A Taggable class sounds good. But wait. Ruby doesn’t allow multiple inheritance and it doesn’t have the Java/C# equivalent of interfaces. Ruby uses modules instead. OK so we screwed up. We should of modeled Addressable as a module and not a class. I say we didn’t screw up - we modeled that because that’s what the current requirements were; we didnt know tagging was coming. That’s another agile story.

Anyway, let’s try using modules.

module Addressable
end

module Taggable
end

class Person < ActiveRecord::Base
  include Addressable
  include Taggable
end

class Company < ActiveRecord::Base
  include Addressable
  include Taggable
end

There that’s better now Addresses and Companyies are both addressable and taggable.

module Addressable
  has_one :address
end

Wait, we can’t do that in Rails. OK how about this.

module Addressable
  def self.included(klazz)  # klazz is that class object that included this module
    klazz.class_eval do
      has_one :address
    end
  end
end

There now, each class that includes the Addressable module has_one Address. Hold up. What would our database look like?

addresses (id, street, city, state, person_id, company_id)

Oh no, we’re back to where we started. An Address can’t belongs_to a Person and a Company at the same time. We need polymorphic associations.

Wow, that was a trip. What did we learn. At first we started out using polymorphic associations. Then we decided to refactor and try modeling in what i’d call “the more natural way” using inheritance and Addressable and Taggable classes. But we eventually got burnt when a Person and a Company both needed to be Taggable as well. So we used Ruby’s version of interfaces/multiple inheritance by using modules. And that got us right back to where we started

The moral of the story is this because Rails only allows you to map inheritance heirarchies using STI plus Ruby’s lack of “interfaces we can’t model using interface like classes like Addressable” and Taggable. Instead we use polymorphic associations and let them use that “polymorphic interface” for the name of the association:

class Address < ActiveRecord::Base
  # here's where we'll use Addressable
  belongs_to :addressable, :polymorphic => true
end

class Tagging < ActiveRecord::Base
  # here's where we'll use Taggable
  belongs_to :taggable, :polymorphic => true
end

I like modeling using interfaces such as Addressable and Taggable. I really like the following Java classes.

public interface Addressable {
  Address getAddress ();

  void setAddress (Address address);
}

public class Address {
  private String street;
  private String city;
  private State state;
  private Zipcode zipcode;
  private Addressable addressable;    // anyone who implements Addressable

  // various getters and setters, etc.
}

public class Person implements Addressable {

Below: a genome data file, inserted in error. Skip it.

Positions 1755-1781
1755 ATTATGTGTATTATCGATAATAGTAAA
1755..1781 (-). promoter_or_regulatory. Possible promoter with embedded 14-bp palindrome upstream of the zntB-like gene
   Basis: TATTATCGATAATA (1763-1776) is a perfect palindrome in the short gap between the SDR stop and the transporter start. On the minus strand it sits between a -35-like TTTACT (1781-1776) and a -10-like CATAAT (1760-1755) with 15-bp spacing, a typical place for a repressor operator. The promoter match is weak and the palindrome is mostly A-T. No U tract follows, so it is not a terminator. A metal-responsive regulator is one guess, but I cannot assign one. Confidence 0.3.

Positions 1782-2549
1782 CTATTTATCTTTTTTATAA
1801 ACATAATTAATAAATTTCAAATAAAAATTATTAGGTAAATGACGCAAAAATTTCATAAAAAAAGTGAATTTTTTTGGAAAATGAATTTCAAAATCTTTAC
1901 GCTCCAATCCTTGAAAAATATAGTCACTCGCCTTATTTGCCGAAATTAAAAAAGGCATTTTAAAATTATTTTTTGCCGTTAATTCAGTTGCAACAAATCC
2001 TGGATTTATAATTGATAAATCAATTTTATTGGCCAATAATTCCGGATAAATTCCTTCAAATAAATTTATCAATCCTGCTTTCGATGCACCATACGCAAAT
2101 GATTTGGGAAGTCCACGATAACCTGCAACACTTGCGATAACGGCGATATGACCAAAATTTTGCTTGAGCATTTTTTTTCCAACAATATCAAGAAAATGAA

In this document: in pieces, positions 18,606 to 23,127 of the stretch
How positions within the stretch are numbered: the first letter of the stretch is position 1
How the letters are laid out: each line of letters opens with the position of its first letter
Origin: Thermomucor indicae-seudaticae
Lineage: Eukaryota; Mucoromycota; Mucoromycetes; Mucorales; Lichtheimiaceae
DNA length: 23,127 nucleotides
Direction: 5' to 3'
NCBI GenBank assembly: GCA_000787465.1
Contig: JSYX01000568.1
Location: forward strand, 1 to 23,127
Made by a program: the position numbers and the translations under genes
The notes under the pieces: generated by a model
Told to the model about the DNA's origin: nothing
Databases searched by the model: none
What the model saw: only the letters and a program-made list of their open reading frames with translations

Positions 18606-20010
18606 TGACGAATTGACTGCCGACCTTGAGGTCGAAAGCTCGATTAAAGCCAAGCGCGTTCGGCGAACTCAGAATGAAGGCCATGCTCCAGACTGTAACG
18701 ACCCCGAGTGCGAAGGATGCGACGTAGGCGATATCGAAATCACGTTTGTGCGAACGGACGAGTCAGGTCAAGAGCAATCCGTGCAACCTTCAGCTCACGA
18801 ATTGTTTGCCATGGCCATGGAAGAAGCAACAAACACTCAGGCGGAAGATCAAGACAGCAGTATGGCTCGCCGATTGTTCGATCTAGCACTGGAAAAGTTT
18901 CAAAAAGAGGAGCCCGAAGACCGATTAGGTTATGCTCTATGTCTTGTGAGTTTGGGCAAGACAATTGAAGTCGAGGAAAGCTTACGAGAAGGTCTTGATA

private Address address;

  public Address getAddress () {
    return address;
  }

  public void setAddress (Address address) {
    this.address = address;
  }
}

public class Company implements Addressable {
  private Address address;

  public Address getAddress () {
    return address;
  }

  public void setAddress (Address address) {
    this.address = address;
  }
}

And for Taggable

public interface Taggable {
  Collection getTaggings ();
}

public class Tagging {
  private Taggable taggable;  // anyone who implements Taggable
  private Tag tag;

  // various getters/setters, etc.
}

public class Person implements Addressable, Taggable {
  // Addressable implementation from above
  private Collection taggings;

  public Collection getTaggings () {
    return taggings;
  }
}

public class Company implements Addressable, Taggable {
  // Addressable implementation from above
  private Collection taggings;

  public Collection getTaggings () {
    return taggings;
  }
}

In Object-relational mapping (ORM) libraries in the Java/.Net world they provide all 3 inheritance mapping schemes whereas in Rails you only get STI.

Were the other 2 inheritance mapping schemes too “enterprise” for Rails? Too complicated for DHH to implement? Nah, Ruby’s lack of interfaces make the other 2 schemes not as powerful as in languages that support interfaces e.g. like in the above example Addressable worked fine, but the minute we introduced Taggable i.e. another “interface” we were done for.

And Rails form of “polymorphic associations” aren’t found in Java/.Net object-relational mapping libraries as well. Of course not, Ruby’s use of modules as a form of multiple inheritance required something unique, “polymorphic associations” are that something. Look at the source for the popular acts_as_taggable plugin. It uses polymorphic associations and it uses modules to include in any shared behavior such as instance and classes methods. This is nice. You call acts_as_taggable in your class definition and you get all this behavior for free.

I’m sorry, but I miss my interfaces. Looking at the above Java code, you might say “yeah but look at that Addressable and Taggable implementation in the Person and Company classes its exactly the same, its not DRY. In Ruby with modules you’d only have to implement that once and just include it into the Person and Company classes”. That’s true but if someone decides to change that module it might break classes that include it - that’s another story something called the “brittle base class”. I also like the fact that its explicit, its duplicated but I can see the code in both the Person and Company classes, no messing around in RAILS_ROOT/vendor/plugins.

Well if you made it through that you’re just as crazy as I am. But I’m scoring this one a point for Java/C#. Ruby usually dominates but being able to use those Java/C# interfaces just seem more natural and better to me. And the fact that Rails' polymorphic associations are a new thing, there’s definitely a source of confusion around them in the Rails community.